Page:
In the mid-1800s, monthly magazines gained popularity. They were general interest to begin, containing some news, vignettes, poems, history, political events, and social discussion. Unlike newspapers, they were more of a monthly record of current events along with entertaining stories, poems, and pictures. The first periodicals to branch out from news were Harpers and The Atlantic, which focused on fostering the arts. Both Harpers and The Atlantic persist to this day, with Harpers being a cultural magazine and The Atlantic focusing mainly on world events. Early publications of Harpers even held famous works such as early publications of Moby Dick or famous events such as the laying of the worlds first transatlantic telegraph cable; however, the majority of early content was trickle down from British events.
The development of the magazines stimulated an increase in literary criticism and political debate, moving towards more opinionated pieces from the objective newspapers. The increased time between prints and the greater amount of space to write provided a forum for public arguments by scholars and critical observers.
The early periodical predecessors to magazines started to evolve to modern definition in the late 1800s. Works slowly became more specialized and the general discussion or cultural periodicals were forced to adapt to a consumer market which yearned for more localization of issues and events.
3.6. History Progressive Era: 1890s–1920s
Mass circulation magazines became much more common after 1900, some with circulations in the hundreds of thousands of subscribers. Some passed the million-mark in the 1920s. It was an age of mass media. Because of the rapid expansion of national advertising, the cover price fell sharply to about 10 cents. One cause was the heavy coverage of corruption in politics, local government and big business, especially by Muckrakers. They were journalists who wrote for popular magazines to expose social and political sins and shortcomings. They relied on their own investigative journalism reporting; muckrakers often worked to expose social ills and corporate and political corruption. Muckraking magazines–notably McClures –took on corporate monopolies and crooked political machines while raising public awareness of chronic urban poverty, unsafe working conditions, and social issues like child labor.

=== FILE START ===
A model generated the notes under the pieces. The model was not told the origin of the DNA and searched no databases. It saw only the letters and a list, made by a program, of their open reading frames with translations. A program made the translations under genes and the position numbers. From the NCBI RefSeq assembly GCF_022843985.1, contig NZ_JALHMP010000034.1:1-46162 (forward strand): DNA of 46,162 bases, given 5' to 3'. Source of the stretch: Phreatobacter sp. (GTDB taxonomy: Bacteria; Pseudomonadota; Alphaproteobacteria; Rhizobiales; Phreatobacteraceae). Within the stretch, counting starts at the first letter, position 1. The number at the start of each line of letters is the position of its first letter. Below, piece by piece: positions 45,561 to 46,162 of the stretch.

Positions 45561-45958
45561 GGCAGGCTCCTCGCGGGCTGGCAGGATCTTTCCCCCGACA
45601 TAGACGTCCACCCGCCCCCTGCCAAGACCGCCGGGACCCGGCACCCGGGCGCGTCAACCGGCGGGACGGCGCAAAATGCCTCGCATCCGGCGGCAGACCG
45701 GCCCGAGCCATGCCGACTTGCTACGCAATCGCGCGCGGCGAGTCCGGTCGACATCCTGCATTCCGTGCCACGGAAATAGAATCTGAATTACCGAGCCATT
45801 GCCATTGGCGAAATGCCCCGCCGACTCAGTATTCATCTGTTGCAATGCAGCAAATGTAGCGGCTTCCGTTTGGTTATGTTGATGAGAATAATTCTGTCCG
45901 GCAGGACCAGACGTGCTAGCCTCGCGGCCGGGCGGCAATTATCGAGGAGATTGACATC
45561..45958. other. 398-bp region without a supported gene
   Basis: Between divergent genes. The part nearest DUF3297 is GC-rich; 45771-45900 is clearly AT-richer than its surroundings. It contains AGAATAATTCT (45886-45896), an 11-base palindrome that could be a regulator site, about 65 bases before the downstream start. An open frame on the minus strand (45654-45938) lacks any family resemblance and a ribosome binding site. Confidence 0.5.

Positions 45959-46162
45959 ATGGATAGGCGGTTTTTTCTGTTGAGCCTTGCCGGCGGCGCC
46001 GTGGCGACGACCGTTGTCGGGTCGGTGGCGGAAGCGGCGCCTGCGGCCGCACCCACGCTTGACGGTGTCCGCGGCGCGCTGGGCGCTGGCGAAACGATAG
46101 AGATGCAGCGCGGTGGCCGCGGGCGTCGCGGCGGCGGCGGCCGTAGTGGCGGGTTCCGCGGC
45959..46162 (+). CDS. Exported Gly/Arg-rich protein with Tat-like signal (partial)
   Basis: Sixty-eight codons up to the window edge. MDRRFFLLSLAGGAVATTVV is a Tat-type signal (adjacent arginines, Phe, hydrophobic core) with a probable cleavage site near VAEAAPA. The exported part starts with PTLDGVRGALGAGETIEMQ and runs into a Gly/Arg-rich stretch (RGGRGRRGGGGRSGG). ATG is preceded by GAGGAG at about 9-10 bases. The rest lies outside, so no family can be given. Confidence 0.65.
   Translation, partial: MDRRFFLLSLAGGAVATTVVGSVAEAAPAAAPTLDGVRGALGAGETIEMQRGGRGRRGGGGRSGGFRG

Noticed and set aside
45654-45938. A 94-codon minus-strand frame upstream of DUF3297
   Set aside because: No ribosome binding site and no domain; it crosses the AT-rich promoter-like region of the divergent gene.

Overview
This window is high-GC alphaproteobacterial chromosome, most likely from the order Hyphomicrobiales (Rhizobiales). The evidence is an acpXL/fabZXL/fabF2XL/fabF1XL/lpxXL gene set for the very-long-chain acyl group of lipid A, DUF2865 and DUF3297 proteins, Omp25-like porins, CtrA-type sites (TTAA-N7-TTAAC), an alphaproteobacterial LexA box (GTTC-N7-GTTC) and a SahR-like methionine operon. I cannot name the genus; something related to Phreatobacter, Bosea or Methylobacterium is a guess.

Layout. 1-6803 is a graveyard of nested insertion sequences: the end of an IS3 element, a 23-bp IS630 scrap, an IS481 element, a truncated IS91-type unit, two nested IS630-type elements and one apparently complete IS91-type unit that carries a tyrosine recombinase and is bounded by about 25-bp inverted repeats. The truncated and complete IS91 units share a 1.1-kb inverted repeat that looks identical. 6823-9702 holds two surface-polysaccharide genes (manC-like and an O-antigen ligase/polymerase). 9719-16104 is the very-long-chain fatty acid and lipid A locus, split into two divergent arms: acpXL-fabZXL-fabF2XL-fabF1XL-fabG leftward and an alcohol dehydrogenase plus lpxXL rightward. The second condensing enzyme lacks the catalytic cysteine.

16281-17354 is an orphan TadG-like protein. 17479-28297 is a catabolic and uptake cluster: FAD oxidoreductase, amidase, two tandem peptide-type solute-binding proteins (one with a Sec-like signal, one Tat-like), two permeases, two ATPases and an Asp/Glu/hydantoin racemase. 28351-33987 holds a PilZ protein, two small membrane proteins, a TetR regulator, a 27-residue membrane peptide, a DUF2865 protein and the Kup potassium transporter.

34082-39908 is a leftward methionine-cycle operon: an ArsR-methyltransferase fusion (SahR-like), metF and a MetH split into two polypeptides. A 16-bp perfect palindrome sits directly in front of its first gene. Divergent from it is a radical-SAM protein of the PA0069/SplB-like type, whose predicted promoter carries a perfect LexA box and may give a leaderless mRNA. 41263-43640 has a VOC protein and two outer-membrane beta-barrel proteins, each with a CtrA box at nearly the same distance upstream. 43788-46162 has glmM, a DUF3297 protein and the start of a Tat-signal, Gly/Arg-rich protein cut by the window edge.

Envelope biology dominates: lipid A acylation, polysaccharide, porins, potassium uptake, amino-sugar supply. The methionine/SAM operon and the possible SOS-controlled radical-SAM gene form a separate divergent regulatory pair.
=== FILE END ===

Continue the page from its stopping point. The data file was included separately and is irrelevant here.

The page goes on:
The journalists who specialized in exposing waste, corruption, and scandal operated at the state and local level, like Ray Stannard Baker, George Creel, and Brand Whitlock. Other like Lincoln Steffens exposed political corruption in many large cities; Ida Tarbell went after John D. Rockefellers Standard Oil Company. Samuel Hopkins Adams in 1905 showed the fraud involved in many patent medicines, Upton Sinclairs 1906 novel The Jungle gave a horrid portrayal of how meat was packed, and, also in 1906, David Graham Phillips unleashed a blistering indictment of the U.S. Senate. Roosevelt gave these journalists their nickname when he complained they were not being helpful by raking up all the muck.
3.7. History 21st century
In 2011, 152 magazines ceased operations. Between the years of 2008 to 2015, Oxbridge communications announced that 227 magazines launched and 82 magazines closed in 2012 in North America. Furthermore, according to MediaFinder.com, 93 new magazines launched between the first six months of 2014 and just 30 closed. The category which produced the most new publications was "Regional interest", of which six new magazines were launched, including 12th & Broad and Craft Beer & Brewing. However, two magazines had to change their print schedules. Johnson Publishings Jet stopped printing regular issues making the transition to digital format, however still print an annual print edition. Ladies Home Journal stopped their monthly schedule and home delivery for subscribers to become a quarterly newsstand-only special interest publication.